While the Traeger was smoking away, I dusted off my Alfresco ALXE42SZ grill (which I had not used in months) and fired up all the burners including the infrared “Hellfire” sear burner.
I wanted to create a molten, white hot searing environment to drop those smoked steaks on for a reverse sear to finish them off. After nearly 10 minutes the Alfresco hood temp gauge was registering over 800 degrees which meant that the grate level was probably around 1100-1200F.
I took the skirt steak and pinwheels off the Traeger and laid them onto the Alfresco and was greeted with sizzling smoke and fire. The smell was intoxicating and the sizzle meant that the sear was developing fast. After 30 seconds I took the skirt steak off the main burner and placed it on the Hellfire sear and with nary a flareup it took that marinaded fatty piece of steak and laid on beautiful hatch marks. After about 2-3 minutes I removed all steak and brought inside the kitchen to rest for 5 minutes so the meat could relax and redistribute juices.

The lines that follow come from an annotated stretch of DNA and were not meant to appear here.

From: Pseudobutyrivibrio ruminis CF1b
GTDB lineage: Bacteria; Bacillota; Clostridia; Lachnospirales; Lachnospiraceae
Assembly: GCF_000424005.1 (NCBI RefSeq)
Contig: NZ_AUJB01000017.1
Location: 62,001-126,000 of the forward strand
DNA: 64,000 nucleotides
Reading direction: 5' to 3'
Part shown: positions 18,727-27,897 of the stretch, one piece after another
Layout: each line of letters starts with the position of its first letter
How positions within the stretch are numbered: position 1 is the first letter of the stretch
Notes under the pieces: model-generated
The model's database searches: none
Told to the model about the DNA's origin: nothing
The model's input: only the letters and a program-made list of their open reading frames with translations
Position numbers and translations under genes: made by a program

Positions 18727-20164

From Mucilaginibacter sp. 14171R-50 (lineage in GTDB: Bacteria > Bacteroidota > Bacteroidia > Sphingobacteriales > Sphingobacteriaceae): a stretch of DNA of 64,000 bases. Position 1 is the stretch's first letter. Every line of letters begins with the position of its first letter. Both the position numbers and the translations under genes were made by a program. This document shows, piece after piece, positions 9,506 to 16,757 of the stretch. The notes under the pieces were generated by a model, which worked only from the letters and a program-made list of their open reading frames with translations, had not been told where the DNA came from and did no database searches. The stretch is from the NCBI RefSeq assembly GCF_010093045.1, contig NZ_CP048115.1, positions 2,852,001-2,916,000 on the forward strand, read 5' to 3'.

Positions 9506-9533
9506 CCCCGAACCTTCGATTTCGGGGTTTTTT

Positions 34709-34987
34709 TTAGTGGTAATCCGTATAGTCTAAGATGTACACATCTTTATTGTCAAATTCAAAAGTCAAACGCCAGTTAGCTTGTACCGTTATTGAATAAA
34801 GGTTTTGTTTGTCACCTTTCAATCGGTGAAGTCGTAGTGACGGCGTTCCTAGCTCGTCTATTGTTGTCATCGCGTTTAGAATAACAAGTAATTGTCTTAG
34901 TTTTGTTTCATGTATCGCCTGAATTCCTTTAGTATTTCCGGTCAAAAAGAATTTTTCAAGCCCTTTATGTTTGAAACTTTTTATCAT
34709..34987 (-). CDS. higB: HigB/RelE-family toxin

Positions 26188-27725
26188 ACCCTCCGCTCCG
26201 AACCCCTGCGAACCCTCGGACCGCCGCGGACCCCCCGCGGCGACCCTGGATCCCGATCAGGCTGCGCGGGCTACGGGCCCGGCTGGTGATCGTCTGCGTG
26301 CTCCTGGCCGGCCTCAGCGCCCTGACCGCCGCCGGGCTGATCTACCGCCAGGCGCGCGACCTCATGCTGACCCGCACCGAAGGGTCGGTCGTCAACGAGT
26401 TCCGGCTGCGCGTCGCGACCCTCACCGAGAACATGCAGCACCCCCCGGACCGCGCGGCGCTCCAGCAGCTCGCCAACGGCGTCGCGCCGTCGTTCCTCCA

I’m happy to say that this was one of the best skirt steaks I’ve ever cooked. The wood smoke flavor was subtle (which is what I wanted because my wife can’t stand over-smoked food), the marinate provided a salty yet sweet dimension and the beef flavor coupled with the char from the sear was amazing. I also achieved a beautiful edge to edge pink med rare, something that is very difficult to attain on skirt steak which has a propensity to overcook due to its thinness.